Multiple sclerosis in the gray area
In multiple sclerosis, immune cells damage the nerve connections in the white matter of the brain. But that is only half the truth: the cell bodies of the neurons in the gray matter are also attacked.
Multiple sclerosis (MS) is a genetic autoimmune disease in which the immune system attacks the nerve cells in the brain. The disease is usually diagnosed in the early stages. In the relapsing-remitting form, patients go through phases with symptoms such as impaired vision and balance or paralysis, which then subside again. This clinical picture can be well researched using animal models. On the other hand, doctors still know very little about the factors that determine the course of the disease in the advanced progressive form - in which the physical disabilities gradually worsen. Insights into this late stage of the disease would be needed to better treat the underlying causes.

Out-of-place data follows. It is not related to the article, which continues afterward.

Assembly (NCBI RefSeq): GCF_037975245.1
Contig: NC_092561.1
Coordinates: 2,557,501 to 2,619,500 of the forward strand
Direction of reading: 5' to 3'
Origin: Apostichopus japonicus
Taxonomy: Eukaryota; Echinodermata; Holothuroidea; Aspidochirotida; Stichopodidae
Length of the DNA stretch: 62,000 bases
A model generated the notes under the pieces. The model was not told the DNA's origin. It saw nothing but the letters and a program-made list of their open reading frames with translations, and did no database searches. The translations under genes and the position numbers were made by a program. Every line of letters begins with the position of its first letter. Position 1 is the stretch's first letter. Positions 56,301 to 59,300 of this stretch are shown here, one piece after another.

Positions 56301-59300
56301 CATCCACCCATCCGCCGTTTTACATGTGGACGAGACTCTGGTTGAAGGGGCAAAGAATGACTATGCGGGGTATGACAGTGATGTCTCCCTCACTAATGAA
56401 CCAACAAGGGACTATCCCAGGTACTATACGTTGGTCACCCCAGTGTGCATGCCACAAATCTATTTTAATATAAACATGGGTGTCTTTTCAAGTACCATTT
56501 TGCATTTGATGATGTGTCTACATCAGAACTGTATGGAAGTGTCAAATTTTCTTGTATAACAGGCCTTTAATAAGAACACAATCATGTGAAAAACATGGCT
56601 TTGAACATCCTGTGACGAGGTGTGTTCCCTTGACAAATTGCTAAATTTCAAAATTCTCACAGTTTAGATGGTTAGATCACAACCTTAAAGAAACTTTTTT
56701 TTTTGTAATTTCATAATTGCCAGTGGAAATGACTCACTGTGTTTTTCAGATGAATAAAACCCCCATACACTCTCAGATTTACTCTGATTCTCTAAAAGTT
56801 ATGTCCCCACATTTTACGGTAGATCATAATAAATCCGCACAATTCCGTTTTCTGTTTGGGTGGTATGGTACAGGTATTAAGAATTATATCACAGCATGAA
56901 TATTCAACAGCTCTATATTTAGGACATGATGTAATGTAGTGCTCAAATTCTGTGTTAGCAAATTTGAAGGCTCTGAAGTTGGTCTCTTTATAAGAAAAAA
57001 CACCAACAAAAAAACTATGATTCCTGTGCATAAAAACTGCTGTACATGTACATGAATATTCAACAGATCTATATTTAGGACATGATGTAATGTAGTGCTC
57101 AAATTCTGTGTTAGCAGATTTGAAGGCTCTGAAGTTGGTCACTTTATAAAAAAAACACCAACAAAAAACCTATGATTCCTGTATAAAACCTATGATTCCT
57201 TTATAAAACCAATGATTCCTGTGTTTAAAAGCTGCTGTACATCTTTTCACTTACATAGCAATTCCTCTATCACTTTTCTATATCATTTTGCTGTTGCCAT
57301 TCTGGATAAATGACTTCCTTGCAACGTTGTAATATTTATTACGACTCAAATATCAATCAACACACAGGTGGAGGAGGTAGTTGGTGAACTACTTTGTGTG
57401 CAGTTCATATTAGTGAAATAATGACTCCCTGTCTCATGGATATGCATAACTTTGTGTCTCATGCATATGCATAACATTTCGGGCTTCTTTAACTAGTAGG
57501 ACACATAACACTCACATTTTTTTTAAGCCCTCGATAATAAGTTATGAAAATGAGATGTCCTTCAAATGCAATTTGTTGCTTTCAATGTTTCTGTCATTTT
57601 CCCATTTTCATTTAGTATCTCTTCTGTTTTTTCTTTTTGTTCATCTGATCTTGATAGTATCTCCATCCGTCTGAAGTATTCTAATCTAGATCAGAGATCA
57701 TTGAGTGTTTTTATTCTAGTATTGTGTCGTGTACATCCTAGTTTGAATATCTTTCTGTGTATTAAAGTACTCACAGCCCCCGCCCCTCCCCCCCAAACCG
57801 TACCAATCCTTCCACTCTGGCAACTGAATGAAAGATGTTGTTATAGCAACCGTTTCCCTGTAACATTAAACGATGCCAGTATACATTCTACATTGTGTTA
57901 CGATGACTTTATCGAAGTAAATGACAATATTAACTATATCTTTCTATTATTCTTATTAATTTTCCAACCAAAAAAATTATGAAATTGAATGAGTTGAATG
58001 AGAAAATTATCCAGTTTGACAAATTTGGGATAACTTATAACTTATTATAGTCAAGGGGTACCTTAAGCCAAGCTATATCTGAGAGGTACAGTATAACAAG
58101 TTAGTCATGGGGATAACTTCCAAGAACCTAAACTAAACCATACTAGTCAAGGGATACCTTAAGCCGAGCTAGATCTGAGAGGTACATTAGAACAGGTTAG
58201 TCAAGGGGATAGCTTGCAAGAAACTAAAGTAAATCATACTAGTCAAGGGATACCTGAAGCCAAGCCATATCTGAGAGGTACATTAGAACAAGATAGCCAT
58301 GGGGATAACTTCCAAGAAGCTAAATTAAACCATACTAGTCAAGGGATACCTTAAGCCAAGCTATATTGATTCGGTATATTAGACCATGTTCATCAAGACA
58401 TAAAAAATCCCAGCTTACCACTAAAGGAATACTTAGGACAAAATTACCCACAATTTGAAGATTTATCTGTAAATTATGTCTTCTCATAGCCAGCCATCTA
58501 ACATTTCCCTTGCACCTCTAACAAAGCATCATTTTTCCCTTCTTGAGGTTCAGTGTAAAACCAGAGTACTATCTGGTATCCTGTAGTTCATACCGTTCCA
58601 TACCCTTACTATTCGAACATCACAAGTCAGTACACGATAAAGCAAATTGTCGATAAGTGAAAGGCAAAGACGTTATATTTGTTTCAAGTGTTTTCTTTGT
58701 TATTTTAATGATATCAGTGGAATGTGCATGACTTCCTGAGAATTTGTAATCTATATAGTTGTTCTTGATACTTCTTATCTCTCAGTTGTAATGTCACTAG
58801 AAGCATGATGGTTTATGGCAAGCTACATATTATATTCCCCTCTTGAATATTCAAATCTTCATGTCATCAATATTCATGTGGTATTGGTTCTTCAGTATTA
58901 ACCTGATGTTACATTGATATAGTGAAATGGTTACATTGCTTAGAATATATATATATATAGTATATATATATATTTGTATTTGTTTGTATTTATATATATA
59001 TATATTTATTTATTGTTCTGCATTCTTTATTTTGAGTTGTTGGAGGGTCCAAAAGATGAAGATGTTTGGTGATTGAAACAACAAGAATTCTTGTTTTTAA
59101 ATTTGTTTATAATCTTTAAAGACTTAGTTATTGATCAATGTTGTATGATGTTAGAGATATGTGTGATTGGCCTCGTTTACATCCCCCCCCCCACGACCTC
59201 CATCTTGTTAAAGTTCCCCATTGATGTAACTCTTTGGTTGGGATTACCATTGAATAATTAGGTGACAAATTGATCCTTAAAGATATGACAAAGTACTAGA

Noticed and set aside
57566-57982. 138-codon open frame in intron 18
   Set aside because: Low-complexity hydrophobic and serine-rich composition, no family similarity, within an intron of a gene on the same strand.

It has been proven with certainty that T cells and macrophages trigger the inflammatory reactions in relapsing remitting MS. These immune cells damage the brain's white matter, which contains the nerve fibers that make up neurons, called axons. Their attack is directed against myelin, a mixture of lipids and proteins that encases the nerve fibers in the white matter, thereby insulating and protecting them.
The gradually increasing destruction in the progressive phase that often follows takes place primarily in the gray matter of the brain, in which the cell bodies of the neurons with the cell nuclei are located…